As I enter my 29th year in the insurance industry, I reflect on what it is that I exactly do. You see, I entered the profession by answering a newspaper ad stating I could make hundreds of thousands of dollars. Young and sort of naïve, I went in with the same enthusiasm that many of our newest agents do today. The best thing I was taught was not to count on making lots of money my first year; which for me was not only my first year but also my second, third and even into my fourth. On the other hand, I knew immediately that this was going to be my profession. Let’s face it, I could make as much money as I wanted to make, could work the hours that I wanted to work, and I got to dress professionally and look much smarter than maybe I was. I also got to talk to people in their homes, their businesses, or in my office, although it was quite small. Actually, it was a cubicle so I would try and use someone else’s office when they were not there. It was probably obvious, now that I think of it, since there were awards or pictures on the wall and they didn’t reflect me. I enjoyed learning from people about their lives, their trials, their successes and about life itself. As I listened to these individuals, it became more and more obvious that there are just a couple of truths in life. One is that you will die. The other is most people want to be remembered, either by family or by others. This was very helpful in my own planning as well as when I met with new prospects. Knowing that these two truths permeate all social, economic or ethnic divisions allowed me to ask the questions of which I already knew the answers. I have yet to meet someone who is later in life that doesn’t want to be remembered.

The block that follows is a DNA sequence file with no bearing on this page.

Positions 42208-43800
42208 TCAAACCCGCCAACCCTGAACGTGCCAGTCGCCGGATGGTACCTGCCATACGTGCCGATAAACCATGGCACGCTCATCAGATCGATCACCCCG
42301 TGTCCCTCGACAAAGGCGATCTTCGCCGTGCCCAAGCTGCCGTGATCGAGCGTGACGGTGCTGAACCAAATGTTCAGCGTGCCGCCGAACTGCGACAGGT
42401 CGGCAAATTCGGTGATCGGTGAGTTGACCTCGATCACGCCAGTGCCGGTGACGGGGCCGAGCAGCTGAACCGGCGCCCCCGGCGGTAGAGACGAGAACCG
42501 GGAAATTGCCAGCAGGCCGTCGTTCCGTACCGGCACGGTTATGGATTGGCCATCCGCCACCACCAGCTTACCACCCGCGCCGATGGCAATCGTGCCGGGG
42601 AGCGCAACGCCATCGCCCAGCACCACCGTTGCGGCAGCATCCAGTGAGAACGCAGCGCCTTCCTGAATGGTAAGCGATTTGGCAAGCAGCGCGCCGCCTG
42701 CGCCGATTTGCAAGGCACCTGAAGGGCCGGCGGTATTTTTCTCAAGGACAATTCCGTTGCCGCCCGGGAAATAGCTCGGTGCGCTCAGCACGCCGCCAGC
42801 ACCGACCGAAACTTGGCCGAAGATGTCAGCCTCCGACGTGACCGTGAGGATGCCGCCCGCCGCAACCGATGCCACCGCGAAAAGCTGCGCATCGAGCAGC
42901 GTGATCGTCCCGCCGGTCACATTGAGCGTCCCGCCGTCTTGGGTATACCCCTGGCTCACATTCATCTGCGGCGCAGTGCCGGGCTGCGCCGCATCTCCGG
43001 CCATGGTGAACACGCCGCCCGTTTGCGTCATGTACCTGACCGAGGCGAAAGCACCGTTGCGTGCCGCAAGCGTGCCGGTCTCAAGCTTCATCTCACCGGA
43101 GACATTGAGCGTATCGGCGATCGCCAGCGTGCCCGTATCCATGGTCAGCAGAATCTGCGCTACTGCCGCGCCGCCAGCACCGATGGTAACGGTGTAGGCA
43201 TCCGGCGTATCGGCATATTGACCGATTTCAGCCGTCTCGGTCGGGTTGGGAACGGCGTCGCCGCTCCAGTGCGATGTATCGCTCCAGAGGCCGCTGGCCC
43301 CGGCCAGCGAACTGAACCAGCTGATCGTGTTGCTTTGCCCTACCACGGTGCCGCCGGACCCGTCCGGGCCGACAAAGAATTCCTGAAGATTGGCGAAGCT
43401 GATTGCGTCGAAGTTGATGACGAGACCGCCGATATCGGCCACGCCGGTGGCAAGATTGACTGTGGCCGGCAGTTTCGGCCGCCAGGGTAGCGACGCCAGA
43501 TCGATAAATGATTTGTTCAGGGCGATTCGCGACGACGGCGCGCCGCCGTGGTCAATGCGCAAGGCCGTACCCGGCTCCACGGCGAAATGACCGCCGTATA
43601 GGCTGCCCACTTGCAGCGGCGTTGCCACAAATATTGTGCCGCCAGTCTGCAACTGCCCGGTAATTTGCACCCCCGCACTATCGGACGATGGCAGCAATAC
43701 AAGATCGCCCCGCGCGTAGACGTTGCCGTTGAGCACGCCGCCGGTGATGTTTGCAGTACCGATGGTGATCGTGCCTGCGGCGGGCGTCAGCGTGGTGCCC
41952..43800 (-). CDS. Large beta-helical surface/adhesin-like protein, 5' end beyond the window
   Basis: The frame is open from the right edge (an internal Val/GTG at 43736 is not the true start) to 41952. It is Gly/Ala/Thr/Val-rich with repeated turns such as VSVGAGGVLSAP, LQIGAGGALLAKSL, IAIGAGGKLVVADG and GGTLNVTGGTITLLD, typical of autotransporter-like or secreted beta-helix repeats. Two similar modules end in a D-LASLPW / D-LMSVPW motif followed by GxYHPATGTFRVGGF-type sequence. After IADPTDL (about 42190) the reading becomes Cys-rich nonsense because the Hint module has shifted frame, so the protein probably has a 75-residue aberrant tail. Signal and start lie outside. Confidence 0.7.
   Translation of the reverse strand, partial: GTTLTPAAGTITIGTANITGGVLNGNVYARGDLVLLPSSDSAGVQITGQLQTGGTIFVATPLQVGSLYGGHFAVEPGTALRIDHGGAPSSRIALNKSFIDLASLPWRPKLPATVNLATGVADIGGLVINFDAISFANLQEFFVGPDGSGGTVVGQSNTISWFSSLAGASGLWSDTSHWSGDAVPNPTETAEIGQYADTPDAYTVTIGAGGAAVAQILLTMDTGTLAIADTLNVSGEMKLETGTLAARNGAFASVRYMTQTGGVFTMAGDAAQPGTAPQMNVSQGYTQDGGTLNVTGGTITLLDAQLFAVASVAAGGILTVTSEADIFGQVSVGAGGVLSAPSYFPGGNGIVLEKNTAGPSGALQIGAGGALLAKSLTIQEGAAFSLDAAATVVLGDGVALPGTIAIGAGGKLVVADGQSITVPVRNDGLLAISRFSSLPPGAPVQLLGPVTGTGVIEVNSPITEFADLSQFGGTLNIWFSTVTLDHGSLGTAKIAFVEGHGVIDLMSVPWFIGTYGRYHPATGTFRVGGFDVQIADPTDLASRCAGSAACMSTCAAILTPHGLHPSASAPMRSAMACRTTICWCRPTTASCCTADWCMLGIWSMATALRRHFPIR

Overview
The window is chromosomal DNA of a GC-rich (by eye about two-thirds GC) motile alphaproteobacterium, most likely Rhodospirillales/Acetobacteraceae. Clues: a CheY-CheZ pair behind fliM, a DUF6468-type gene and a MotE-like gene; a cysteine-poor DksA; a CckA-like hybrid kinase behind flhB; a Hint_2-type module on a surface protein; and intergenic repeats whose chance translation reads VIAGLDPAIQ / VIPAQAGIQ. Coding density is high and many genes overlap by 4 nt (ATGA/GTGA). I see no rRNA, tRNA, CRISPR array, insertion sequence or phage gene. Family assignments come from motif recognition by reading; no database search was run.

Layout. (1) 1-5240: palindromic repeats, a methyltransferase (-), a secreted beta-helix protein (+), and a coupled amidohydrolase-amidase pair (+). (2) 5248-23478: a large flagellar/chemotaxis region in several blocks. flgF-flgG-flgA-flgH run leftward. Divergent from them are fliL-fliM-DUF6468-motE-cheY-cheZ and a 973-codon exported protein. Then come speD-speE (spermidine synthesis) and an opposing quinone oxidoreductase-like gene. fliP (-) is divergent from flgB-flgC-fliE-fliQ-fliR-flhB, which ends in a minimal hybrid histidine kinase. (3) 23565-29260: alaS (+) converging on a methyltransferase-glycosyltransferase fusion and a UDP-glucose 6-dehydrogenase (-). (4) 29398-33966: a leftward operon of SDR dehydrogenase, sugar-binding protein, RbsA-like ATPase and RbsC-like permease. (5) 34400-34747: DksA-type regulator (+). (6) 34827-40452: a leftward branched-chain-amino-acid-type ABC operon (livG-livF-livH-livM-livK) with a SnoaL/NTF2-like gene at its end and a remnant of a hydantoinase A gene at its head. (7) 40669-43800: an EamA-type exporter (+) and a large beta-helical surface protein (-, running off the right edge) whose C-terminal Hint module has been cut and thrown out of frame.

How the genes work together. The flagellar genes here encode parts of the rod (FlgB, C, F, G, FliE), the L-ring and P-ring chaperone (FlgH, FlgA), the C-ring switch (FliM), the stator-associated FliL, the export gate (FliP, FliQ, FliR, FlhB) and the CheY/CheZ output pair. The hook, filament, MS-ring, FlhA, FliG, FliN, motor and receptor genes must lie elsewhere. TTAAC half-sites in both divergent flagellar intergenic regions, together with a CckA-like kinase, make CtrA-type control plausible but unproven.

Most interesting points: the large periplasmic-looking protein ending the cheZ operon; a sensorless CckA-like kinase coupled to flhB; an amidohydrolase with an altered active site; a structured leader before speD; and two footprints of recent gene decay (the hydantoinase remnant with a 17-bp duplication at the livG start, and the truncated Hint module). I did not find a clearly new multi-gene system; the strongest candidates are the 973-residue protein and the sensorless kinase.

So, with that knowledge, I decided that I wanted to be remembered as a millionaire. I know, it seems quite elementary but I was young, broke, and as I mentioned early, naïve. Now, being a broke new agent and wanting to be a millionaire didn’t really seem to mesh too well. But, with the magic of life insurance, I instantly would become known as having been a millionaire the day I purchased my first million dollars of coverage. Since then, I have thought often on how simple but profound that statement was. Did it by its very nature encourage me to work towards the goal? Today, I look back and think of why I did achieve the amount of success that I have and I truly believe it is in large part to this simple philosophy. I was once told that you will sell as much life insurance as you own. If every agent actually practiced that, we would unfortunately see that most policies sold would be for $250,000 or less. If you want to sell multi-million-dollar life insurance policies, I would suggest you start by being your first client. By the way, if you are afraid to sell the policy to yourself, let me know, I would be happy to assist you.

Life insurance changes the world and we are the agents of that change. My fear is that unless we bring new blood to the industry, we won’t have the strength in numbers we will need to protect our clients. Let’s all do our part to promote to young people the rewards and the self-satisfaction that comes from entering our profession. Now is a great time to talk with graduating seniors as to the benefits of starting a career in our industry. If you love what you do, tell a young person to give it some thought.